by Stefania Summermatter, swissinfo.ch
August 8, 2013 – 11:00
Over the last ten years, Switzerland has given more than 43,000 asylum seekers the provisional right to remain. But many cannot go home, and the strict limits placed on what they are allowed to do leave them in a state of uncertainty.
“My husband was a political dissident. He received multiple death threats and decided to seek refuge in Europe. I followed shortly afterwards, after I was also targeted,” said Keicha*. Born in the Democratic Republic of Congo, Keicha sought asylum in Switzerland in 1996.
After a six-year wait, she received an F Permit – the permit for provisionally admitted foreigners – in 2002. This meant that although the authorities had denied her refugee status, they had suspended repatriation because she was considered in need of temporary protection.
At that time the DRC was in a state of civil war. “Returning would have put my life and those of my family at risk,” Keicha added in a telephone interview with swissinfo.ch.
The F Permit was created in the mid-1980s to deal with conflicts that were not covered by the Geneva Conventions. It was called “provisional” because it was supposed to be issued for a short period, and it gave fewer rights to its holders compared to refugees who are granted automatic permission to stay.
In reality, admission is provisional in name only – around 90 per cent of rejected asylum seekers end up staying in Switzerland mainly because conflicts in countries such as Somalia and Afghanistan have been going on for decades.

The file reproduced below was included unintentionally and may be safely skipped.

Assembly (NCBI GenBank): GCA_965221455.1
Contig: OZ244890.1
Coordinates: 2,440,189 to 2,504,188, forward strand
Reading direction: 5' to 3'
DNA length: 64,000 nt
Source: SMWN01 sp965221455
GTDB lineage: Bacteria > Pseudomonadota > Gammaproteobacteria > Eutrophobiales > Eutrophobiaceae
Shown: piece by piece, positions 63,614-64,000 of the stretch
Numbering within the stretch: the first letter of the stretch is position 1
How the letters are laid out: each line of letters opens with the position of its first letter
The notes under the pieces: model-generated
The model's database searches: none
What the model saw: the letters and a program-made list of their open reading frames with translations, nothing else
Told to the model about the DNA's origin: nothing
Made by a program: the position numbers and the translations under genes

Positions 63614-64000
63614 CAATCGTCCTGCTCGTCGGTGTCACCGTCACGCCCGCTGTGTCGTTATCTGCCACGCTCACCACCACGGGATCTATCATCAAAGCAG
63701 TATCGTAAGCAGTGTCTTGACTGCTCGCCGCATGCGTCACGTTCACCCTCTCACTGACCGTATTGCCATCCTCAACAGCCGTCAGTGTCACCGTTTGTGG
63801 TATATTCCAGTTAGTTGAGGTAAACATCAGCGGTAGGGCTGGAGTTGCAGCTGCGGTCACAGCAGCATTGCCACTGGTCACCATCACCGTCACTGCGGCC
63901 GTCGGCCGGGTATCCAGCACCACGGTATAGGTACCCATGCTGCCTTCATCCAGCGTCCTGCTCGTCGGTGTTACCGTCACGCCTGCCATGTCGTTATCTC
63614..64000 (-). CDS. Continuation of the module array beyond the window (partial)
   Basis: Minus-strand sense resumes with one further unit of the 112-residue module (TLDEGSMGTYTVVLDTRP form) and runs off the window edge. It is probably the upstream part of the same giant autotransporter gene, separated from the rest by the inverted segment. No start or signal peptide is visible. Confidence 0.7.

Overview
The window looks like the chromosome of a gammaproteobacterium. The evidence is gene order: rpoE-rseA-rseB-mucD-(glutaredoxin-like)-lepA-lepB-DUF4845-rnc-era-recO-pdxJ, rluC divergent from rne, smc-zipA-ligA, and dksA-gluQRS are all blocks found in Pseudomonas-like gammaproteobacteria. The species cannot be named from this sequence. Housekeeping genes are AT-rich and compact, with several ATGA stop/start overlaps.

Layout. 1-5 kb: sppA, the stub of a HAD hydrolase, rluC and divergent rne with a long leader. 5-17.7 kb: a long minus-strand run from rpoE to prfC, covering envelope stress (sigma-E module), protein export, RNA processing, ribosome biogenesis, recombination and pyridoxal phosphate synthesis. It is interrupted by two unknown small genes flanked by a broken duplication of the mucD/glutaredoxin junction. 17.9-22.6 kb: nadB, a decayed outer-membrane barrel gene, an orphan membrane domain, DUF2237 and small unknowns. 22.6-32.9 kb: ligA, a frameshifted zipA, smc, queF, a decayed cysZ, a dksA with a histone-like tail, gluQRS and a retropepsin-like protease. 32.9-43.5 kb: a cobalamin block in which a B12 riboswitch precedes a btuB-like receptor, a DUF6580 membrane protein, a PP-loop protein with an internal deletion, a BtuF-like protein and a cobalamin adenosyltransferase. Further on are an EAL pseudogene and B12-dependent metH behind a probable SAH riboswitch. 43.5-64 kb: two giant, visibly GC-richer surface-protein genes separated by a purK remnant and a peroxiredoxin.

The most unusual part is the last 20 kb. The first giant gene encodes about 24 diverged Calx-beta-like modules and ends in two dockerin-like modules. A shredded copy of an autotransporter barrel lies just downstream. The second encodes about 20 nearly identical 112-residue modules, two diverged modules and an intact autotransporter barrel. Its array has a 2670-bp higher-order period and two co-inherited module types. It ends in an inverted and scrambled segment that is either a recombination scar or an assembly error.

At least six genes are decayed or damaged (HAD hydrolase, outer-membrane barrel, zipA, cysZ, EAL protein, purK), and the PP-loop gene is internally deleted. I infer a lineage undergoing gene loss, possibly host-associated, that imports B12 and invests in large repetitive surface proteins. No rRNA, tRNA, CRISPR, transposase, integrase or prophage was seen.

The Federal Migration Office also does not have the means to review individual cases every year. “We have to work according to priority and taking into account the principle of proportionality,” spokeswoman Céline Kohlprath explained. Repatriation becomes more difficult as time passes.
In all, 43,619 foreigners have been granted a F Permit in the last decade, compared with 24,240 gaining refugee status. Some F Permit holders gain permission to stay after a minimum of five years by having shown that they are well integrated and economically independent. But others find themselves stuck in a kind of admission limbo for many years. At the end of 2012 there were 22,600 F Permit holders, around half of whom had been in Switzerland for more than seven years.
“It’s a vicious circle: it’s not easy to find a job with a F Permit. And if you don’t have a stable income or decent salary it’s almost impossible to change your status in a short time,” said Lucine Miserez Bouleau from the Protestant Social Centre in Geneva, which helps immigrants.
This happened to Keicha, who is still “provisional” after 16 years in Switzerland. With only CHF3,200 ($3,443) a month and three children, she does not have the financial security to be granted a permanent residence permit.